2. Attend HOD meetings to promote FL and blended learning approaches and inquiry practices.
I’ve put myself on the agenda twice so far: once to talk about my job description, and how I’d like to work with departments, and, more recently, about the potential of the Pond as a resource for staff.
3. Assist departments and individual staff with FL inquiry and skill-building.
I’ve attended meetings with five different departments, and have directly assisted three departments so far.
I have ongoing discussions with the Science Department, where we have been focusing on ways in which we can address concerns around students’ mis/pre-conceptions.
I have worked with the Languages Department around ideas of feedback, and looking at Kaizena as a tool to help address this concern.
I have worked with the PE/Health Department looking at offering more choice and investigating LiveBinders.
I’ve worked alongside several individuals also, investigating the possibilities of Twitter, blogging and Project/Problem Based Learning
4. Model or promote best practice examples of FL pedagogies.
I’ve also been tweeting useful links and resources using #MarsdenPL14
5. Encourage and support the development of personal/professional learning communities.
The #hackyrclass project that I’ve embarked upon with the amazing support and collaboration with Matt Nicoll from St Andrews’ College in Christchurch is a great example of my work towards this goal. We have offered staff the opportunity to be a part of a PLN and have been using the #edSMAC to build these connections and opportunities for professional learning.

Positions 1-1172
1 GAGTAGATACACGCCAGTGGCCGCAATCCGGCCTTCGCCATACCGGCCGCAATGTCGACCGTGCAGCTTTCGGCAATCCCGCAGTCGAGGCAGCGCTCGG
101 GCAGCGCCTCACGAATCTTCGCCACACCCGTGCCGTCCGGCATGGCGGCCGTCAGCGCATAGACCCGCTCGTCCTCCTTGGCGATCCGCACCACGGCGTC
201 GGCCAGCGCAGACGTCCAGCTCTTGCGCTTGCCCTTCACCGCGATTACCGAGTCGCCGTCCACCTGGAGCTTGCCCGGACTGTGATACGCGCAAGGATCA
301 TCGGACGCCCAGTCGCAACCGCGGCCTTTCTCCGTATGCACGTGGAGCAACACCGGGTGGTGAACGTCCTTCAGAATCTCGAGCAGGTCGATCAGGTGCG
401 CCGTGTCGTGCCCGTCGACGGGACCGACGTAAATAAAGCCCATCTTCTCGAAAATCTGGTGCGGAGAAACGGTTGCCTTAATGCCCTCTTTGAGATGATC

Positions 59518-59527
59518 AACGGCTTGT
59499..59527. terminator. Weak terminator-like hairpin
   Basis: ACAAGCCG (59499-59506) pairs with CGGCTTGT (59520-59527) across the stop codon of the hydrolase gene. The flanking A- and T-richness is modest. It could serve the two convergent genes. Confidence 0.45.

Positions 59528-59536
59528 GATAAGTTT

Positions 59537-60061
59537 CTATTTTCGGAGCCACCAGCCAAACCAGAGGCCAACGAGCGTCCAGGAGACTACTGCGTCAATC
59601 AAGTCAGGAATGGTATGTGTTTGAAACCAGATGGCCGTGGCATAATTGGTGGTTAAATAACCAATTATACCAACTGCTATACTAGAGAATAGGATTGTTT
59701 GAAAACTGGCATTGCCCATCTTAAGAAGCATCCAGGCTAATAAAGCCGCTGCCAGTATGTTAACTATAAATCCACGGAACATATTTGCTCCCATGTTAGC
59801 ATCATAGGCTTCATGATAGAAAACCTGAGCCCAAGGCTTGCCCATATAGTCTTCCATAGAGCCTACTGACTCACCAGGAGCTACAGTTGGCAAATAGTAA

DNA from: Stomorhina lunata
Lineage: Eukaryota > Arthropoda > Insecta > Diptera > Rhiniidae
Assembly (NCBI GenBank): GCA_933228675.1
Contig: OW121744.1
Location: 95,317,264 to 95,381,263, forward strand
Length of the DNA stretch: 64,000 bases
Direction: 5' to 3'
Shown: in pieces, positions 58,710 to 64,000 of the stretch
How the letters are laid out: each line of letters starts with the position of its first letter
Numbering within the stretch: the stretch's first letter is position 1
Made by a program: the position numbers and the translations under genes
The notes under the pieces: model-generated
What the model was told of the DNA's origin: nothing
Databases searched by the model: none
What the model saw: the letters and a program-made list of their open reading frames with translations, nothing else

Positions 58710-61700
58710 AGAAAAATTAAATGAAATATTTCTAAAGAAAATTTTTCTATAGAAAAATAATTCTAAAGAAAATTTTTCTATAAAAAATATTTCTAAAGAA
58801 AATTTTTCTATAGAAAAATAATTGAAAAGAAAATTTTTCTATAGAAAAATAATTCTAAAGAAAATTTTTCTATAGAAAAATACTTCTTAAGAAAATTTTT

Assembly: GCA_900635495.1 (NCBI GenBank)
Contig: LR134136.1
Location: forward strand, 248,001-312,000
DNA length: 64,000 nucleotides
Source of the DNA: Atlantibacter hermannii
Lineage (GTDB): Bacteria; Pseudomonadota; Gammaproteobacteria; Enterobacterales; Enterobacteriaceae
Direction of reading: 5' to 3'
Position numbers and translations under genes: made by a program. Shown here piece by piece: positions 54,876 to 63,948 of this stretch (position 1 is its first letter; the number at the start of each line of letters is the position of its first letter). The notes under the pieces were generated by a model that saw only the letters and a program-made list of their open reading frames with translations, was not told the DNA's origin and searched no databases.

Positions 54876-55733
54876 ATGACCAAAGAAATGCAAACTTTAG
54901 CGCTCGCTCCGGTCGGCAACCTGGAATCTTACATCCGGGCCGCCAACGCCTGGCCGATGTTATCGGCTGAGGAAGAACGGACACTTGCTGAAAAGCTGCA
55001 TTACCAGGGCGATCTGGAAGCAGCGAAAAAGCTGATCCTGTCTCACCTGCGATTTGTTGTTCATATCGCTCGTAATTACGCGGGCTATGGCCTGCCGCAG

Another connection that has been forged through this blog and through Twitter has been with Catherine Wooller of Westlake Girls’ High School, and between us we facilitated an interesting and useful Skype chat between our respective Science Departments.
6. Contribute to online library of workshops and instructional videos.
Okay, this might be the area I haven’t been so flash on. I haven’t made anything specific for staff, but, obviously, all the workshops I offer for Professional Learning sessions are easily accessible to staff. In addition, I’ve added other links to our Professional Learning page on Ultranet:
7. Work on other related and relevant tasks as negotiated.
Here’s where I’m feeling particularly proud. I feel as though I’ve really been raising the profile of Marsden as a school who is actively committed to implementing future focused pedagogy for the benefit of students.